Researchers have created a new drug, semaglutide, that stops diabetes from getting worse and helps diabetic patients lose weight. Semaglutide is a glucagon-like peptide-1 (GLP-1) analogue that can be taken as a pill or injected. It helps to control blood glucose levels by stimulating insulin production and suppressing the release of glucagon which raises blood glucose.
The weight-loss effect of semaglutide is important because a vital aspect of the control of the progression of diabetes is getting patients to shed weight. The new drug could be available to patients within three years, according to experts
Results from the phase II trial of semaglutide carried out by a team of experts at Leicester Diabetes Center in the U.K. and published in the science research journal JAMA, shows that the drug stopped the progression of diabetes in up to 90 percent of patients. The results also showed that it helped about 71 percent of patients to lose weight from the waistline.
The phase II trial of the drug involved 632 patients. When taken with metformin, semaglutide prevented diabetes from getting worse in most patients. The drug was so effective at reducing blood sugar levels that patients stopped needing insulin therapy to control blood glucose.
Researchers concluded that the weight-loss observed in 71 percent of patients was due directly to the action of the drug. The weight-loss effect of semaglutide contrasted with other treatments which trigger weight gain that can further worsen type 2 diabetes.
According to experts, semaglutides’ ability to induce weight-loss makes it a far more effective way to control type 2 diabetes.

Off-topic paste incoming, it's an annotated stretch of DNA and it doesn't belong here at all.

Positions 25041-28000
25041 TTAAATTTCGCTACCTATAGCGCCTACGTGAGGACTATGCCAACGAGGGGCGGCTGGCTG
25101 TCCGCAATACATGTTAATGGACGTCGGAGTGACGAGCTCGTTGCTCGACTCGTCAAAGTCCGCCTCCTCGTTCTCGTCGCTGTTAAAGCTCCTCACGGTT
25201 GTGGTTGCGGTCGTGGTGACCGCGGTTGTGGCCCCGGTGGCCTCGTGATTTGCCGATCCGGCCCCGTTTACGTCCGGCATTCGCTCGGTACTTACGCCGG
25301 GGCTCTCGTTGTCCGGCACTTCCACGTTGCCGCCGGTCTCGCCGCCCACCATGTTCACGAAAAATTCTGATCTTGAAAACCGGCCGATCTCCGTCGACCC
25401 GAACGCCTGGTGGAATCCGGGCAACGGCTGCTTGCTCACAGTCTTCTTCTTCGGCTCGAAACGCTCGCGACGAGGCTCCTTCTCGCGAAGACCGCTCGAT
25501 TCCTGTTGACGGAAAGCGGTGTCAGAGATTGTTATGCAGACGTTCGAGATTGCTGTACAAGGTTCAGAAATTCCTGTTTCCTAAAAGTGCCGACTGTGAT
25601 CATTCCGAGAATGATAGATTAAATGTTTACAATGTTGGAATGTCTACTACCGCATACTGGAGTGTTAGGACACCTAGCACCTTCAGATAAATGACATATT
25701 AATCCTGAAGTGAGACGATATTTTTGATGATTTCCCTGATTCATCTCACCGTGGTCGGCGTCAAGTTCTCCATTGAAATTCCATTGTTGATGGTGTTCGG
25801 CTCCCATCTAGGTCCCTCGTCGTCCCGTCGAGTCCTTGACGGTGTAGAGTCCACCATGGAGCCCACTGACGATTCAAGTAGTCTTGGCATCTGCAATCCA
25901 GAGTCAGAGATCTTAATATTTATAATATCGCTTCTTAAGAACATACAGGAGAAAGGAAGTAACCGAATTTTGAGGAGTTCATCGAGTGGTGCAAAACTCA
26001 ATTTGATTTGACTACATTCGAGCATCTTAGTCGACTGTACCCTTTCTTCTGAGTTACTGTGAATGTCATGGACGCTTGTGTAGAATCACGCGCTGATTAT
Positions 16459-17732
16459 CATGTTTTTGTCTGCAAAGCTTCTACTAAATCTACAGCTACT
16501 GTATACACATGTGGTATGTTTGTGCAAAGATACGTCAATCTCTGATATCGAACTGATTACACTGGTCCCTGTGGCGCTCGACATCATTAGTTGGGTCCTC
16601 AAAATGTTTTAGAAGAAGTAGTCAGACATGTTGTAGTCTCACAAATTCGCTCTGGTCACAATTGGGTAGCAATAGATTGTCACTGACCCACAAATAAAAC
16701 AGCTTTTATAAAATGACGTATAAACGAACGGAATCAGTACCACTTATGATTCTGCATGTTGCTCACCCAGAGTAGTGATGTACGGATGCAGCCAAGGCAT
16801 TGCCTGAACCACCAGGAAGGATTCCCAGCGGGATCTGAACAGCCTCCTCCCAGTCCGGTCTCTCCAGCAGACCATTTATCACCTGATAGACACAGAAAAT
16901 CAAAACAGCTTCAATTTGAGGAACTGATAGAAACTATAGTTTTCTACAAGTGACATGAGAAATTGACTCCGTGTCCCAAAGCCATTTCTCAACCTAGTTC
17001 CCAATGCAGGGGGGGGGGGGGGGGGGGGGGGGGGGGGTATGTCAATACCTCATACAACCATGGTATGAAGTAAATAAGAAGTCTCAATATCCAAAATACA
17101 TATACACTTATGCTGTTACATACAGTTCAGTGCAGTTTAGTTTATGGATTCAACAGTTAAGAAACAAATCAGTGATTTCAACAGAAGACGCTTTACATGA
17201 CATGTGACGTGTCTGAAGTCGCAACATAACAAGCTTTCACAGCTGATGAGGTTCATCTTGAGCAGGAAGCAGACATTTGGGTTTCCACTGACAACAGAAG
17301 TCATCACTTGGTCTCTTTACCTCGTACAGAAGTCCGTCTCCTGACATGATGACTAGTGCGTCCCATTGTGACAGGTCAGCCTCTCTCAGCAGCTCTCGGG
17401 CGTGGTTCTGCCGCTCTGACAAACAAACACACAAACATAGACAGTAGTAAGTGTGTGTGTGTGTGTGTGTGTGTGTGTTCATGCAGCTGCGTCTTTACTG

Diabetes is a major killer worldwide. It leads to heart diseases and blindness. Complications arising from the progression of the disease often lead to limb amputation.
“Type 2 diabetes is a serious condition with potentially devastating complications which is posing a major challenge to health services across the world.”
Researchers have linked diabetes with obesity. It is estimated that increasing rates of obesity have fueled the increase in diabetes diagnoses worldwide.
It is estimated that there are nearly 400 million people worldwide living with the condition.
Melanie Davies, lead author of the study, said that trials show that semaglutide could drastically change the way diabetes is treated because of its “ability to lower HbA1c and support weight loss.” According to Davies, semaglutide will provide relief for many diabetic patients who have to inject themselves regularly with insulin.
The drug will make treatment of diabetes easier and more accessible to millions of sufferers, according to Davies.
“For some patients injectable therapies are a problem, so having something available orally makes it more accessible to some patients.”
“These results demonstrating semaglutide’s ability to have a significant impact on lowering HbA1c and support weight loss when taken orally are hugely promising,” Davies said
The breakthrough comes soon after the World Health Organized (WHO) warned that the world is facing an exploding diabetes epidemic. The number of people living with the condition has doubled since 1996.
Diabetes is characterized by excessively high blood glucose levels due to defects in the body’s control mechanisms. The condition has a dramatic impact on patients’ life expectancy. Experts estimate that it reduces life expectancy by up to a decade.
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